In 1762, probably for the first time, the uniform of the Corps was regulated.
The Mondirung-Reglement für 1761 was, however, quite schematic and even if the general uniform was prescribed no minute details were given. Our information is completed by the existence of an officer’s portrait in Eisenbach Castle. The portrait, dated circa 1760, shows the Rittmeister (Captain) von Riedesel wearing his best off-duty garments. The distinctive red color of the unit appears on the cuffs of the blue dolman. The pelisse hanging from the left shoulder was also blue and grey/white furred. Cordons and laces were golden. The typical hussar's sash around the waist was red with white elements. The Rittmeister sports expensive red tissue breeches embroidered in gold. When on duty Officers wore cheaper riding breeches made of leather like the troopers.
Troopers used black Hungarian low boots edged by yellow lace with pendants but, our Officer, the Rittmeister von Riesedel, had elegant red morocco boots edged in gold.
The unit’s headgear was a tall black felt mirliton with the black flame normally rounded around the hut body. This was golden edged for officers (black for troopers) and sported a small crest with the Hessian lion or ciphers on the front. The light cavalry sabre hanging on the left side had a black leather scabbard with golden tips and fitting. The sabretache of the officers had blue field, was edged in gold and had in the middle the Hessian rampaging lion with reared head resting on a triumph on his right.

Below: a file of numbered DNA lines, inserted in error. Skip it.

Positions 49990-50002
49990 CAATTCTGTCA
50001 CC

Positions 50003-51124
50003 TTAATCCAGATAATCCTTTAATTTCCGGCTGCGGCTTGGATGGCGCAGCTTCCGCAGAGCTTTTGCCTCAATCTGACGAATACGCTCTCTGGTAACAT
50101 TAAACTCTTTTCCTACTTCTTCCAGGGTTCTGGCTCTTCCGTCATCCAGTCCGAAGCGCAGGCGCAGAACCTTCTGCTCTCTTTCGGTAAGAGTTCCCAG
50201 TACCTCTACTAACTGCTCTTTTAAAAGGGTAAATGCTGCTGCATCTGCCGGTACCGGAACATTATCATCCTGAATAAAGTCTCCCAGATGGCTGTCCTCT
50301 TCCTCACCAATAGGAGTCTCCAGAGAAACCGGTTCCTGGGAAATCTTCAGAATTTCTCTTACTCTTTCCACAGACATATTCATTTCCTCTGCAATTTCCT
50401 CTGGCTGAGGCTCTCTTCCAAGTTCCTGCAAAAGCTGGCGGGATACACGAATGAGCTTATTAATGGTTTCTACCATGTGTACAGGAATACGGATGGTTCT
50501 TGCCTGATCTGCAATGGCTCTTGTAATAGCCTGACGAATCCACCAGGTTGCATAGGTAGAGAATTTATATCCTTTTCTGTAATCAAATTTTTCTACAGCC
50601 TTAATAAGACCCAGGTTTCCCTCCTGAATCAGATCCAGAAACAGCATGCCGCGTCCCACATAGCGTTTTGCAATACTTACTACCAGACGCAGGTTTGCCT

Troopers had a simpler blue field sabretache, edged in yellow lace. In the center there was an embroidered Landgrave’s FL cipher under a crown on red field.
|Headgear||tall black felt mirliton with a black flame normally wound round the mirliton; decorated with a small crest with the Hessian Lion or ciphers on the front|
or, as per Scharf, a brown fur kolback with a red bag and a white plume
|Barrel sash||red with yellow barrels|
|Breeches||leather with blue overtrousers edged yellow|
Troopers were armed with a short, curved sabre, two pistols and a carbine. The carbine was slung from the cross belt on a swivel hook.
The officers had silver lace trim and buttons rather than white lace trim and pewter buttons.
Individual information about the Hessian musicians has not been found. That said, given the very Prussian style, it can be assumed that the musicians would have followed the Prussian pattern.
Trumpeters would have worn the same uniform as any troopers. They usually rode grey or white horses.
The unit received no standards.
Henry, Mark: Hessian Army of the 7 Years War, Seven Years War Association Journal Vol. VII No. 3
Pengel & Hurt: German States in the Seven Years War 1740 to 1762, Imperial Press
Rogge, Christian: The French & Allied Armies in Germany during the Seven Years War, Frankfurt, 2006
Trenkle, K.: Nix wie weg… die Hesse komme, Verlanganstalt Marburg
N.B.: the section Service during the War is mostly derived from our articles depicting the various campaigns, battles and sieges.